Universal joints (often called u-joints, Cardan joints dates back as far as 1545, when Italian mathematician Gerolamo Cardano first suggested using a universal joint for power transmission purposes. Today universal joints are found in countless applications and industries.
Given universal joints impressive ability to handle angular misalignment (generally up to 25 degrees)... and their near ubiquitous use in some applications... some might wonder why other coupling solutions exist at all.
What exactly makes universal joints so "universal", and where do universal joints fall short?
Fantastic for Misalignment Handling
In general, shaft misalignment does not do good things for the life expectancy of any flexible coupling or joint (be it a universal joint or other designs), but, in many applications, large angular misalignment handling is unavoidable. For such applications, universal joints are often ideal.
Universal joints can also handle significant parallel misalignment needs by making use of two joints in series (as shown in the DD and DDX types at right).
Lastly, while not a standard feature, axial misalignment can also be handled with universal joints by adding an additional sliding shaft or spline feature to the joint assembly.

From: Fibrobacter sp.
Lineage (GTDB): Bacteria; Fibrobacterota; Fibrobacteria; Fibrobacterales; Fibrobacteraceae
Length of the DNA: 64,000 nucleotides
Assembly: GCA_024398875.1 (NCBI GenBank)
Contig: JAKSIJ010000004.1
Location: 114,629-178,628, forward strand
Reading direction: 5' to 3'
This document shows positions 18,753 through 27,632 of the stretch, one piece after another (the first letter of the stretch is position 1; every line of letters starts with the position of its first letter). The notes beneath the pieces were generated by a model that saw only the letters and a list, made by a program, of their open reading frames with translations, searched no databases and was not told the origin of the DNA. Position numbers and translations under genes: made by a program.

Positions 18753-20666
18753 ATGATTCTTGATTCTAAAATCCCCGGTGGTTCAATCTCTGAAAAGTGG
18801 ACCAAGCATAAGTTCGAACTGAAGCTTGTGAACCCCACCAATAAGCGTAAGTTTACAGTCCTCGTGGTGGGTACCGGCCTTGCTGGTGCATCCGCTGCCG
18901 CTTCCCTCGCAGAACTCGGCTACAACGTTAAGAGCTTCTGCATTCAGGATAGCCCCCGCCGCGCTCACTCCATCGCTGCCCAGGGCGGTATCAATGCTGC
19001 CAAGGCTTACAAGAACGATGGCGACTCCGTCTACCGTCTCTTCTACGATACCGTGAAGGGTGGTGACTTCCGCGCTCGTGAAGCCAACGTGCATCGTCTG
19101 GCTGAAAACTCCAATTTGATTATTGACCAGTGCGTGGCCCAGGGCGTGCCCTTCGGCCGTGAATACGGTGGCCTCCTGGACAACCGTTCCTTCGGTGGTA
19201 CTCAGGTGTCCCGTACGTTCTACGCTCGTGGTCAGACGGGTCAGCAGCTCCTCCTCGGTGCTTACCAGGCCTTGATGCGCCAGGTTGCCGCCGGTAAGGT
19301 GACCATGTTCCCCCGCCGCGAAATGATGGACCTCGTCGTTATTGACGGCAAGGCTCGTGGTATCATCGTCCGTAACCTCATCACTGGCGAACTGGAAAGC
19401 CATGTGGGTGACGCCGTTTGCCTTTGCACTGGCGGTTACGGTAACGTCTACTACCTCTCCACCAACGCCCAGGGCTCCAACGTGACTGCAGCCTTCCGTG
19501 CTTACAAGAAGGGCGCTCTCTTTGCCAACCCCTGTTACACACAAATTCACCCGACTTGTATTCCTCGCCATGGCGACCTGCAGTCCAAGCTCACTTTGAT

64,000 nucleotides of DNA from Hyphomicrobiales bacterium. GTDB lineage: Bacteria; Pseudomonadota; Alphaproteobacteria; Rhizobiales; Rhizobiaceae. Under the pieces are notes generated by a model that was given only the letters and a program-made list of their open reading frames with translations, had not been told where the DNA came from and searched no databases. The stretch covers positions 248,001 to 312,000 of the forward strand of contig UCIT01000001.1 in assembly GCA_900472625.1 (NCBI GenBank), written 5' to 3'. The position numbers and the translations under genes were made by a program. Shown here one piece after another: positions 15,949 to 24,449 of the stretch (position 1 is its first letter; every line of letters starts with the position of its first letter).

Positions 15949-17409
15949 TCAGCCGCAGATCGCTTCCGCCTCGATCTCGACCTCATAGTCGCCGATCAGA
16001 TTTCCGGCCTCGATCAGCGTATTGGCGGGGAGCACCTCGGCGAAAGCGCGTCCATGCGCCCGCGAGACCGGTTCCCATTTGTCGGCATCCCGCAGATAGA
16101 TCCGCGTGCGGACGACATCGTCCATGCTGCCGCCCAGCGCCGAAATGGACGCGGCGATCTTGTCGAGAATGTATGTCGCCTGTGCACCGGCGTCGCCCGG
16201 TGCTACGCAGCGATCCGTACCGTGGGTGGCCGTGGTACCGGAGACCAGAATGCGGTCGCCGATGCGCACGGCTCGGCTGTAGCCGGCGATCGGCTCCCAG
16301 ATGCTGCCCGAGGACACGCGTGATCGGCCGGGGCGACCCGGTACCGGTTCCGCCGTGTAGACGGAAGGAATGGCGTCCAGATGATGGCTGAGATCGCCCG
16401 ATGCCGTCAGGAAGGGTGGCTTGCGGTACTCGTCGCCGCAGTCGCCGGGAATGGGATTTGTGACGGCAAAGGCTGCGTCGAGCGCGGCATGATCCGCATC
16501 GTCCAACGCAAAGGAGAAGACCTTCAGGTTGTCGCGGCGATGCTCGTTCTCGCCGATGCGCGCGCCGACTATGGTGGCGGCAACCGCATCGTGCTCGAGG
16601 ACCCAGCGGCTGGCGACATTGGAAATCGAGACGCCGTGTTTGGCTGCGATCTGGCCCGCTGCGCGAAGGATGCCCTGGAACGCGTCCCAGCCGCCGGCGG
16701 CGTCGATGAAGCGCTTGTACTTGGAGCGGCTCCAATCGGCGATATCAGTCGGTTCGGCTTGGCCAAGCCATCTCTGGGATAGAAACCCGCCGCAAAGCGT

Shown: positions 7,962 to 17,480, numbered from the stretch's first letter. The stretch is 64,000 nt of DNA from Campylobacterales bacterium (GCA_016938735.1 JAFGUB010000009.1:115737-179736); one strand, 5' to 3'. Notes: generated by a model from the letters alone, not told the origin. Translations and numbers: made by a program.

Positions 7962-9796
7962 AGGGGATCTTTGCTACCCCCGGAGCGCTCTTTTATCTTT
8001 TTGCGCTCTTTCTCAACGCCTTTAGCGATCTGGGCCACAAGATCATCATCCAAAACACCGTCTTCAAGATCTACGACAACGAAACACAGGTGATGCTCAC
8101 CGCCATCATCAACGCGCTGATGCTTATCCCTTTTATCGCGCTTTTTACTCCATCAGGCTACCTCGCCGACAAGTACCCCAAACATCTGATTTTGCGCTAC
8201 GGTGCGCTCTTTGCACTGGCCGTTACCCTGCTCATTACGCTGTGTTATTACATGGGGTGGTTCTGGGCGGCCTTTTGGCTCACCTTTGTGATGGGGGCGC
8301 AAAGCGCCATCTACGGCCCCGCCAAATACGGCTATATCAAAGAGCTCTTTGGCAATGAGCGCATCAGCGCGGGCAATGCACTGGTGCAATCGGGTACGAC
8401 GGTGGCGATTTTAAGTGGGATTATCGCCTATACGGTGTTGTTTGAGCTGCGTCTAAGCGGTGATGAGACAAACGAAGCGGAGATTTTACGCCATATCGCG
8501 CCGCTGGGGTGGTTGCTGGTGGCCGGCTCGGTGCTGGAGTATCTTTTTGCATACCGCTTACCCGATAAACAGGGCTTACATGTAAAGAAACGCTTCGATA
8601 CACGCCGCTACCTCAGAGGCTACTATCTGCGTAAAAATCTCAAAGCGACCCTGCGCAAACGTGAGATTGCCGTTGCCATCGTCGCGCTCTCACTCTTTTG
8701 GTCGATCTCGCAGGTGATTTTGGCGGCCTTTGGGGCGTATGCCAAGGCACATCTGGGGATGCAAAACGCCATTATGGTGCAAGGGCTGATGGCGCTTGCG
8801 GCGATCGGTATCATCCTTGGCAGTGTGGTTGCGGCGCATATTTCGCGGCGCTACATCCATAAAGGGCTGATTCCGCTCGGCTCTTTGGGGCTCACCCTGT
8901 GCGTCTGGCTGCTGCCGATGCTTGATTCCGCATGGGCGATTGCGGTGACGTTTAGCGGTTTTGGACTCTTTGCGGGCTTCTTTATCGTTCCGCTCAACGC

Primary Drawbacks of Universal Joints
#1. Space (Long Footprint)
Relative to other coupling solutions, universal joints do not have the most power dense design (i.e. - gear couplings), in particular, in regards to overall length/required distance between shaft ends. Assuming parallel misalignment must also be accommodated (in addition to angular), two joints in series must be used. Two joints are also needed if near constant velocity is required (see drawback #2 below).
#2. Speed Fluctuation
While many coupling types inherently provide constant velocity output (i.e. - disc couplings), a single universal joint, subject to angular misalignment, will not provide a variable output velocity. This velocity variation gets worse (larger) as the angular misalignment that joint sees... which can be a source of torsional vibration into a given power transmission system.
This drawback was first noticed and recorded by Robert Hooke between 1667 and 1675. Fortunately, Hook realized that the output fluctuation can be largely eliminated (turned into to a near constant velocity joint) by using 2 standard joints back to back (i.e. - DD and DDX type) where the center member's yoke ears are aligned (the two joints are 90 degrees out of phase) and joint angles are equal. This is because the second joint (being 90 degrees out of phase with the same angle) compensates/cancels out the velocity changes from the first joint. Such joints are often referred to as Double Cardan.
Note: In addition to the Double Cardan, where constant velocity is mission critical, there are several other unique constant velocity joints (often called cv-joints) available in the market. These designs tend to be significantly more complex/expensive, and may have a reduced load carrying capacity.
#3. No Dampening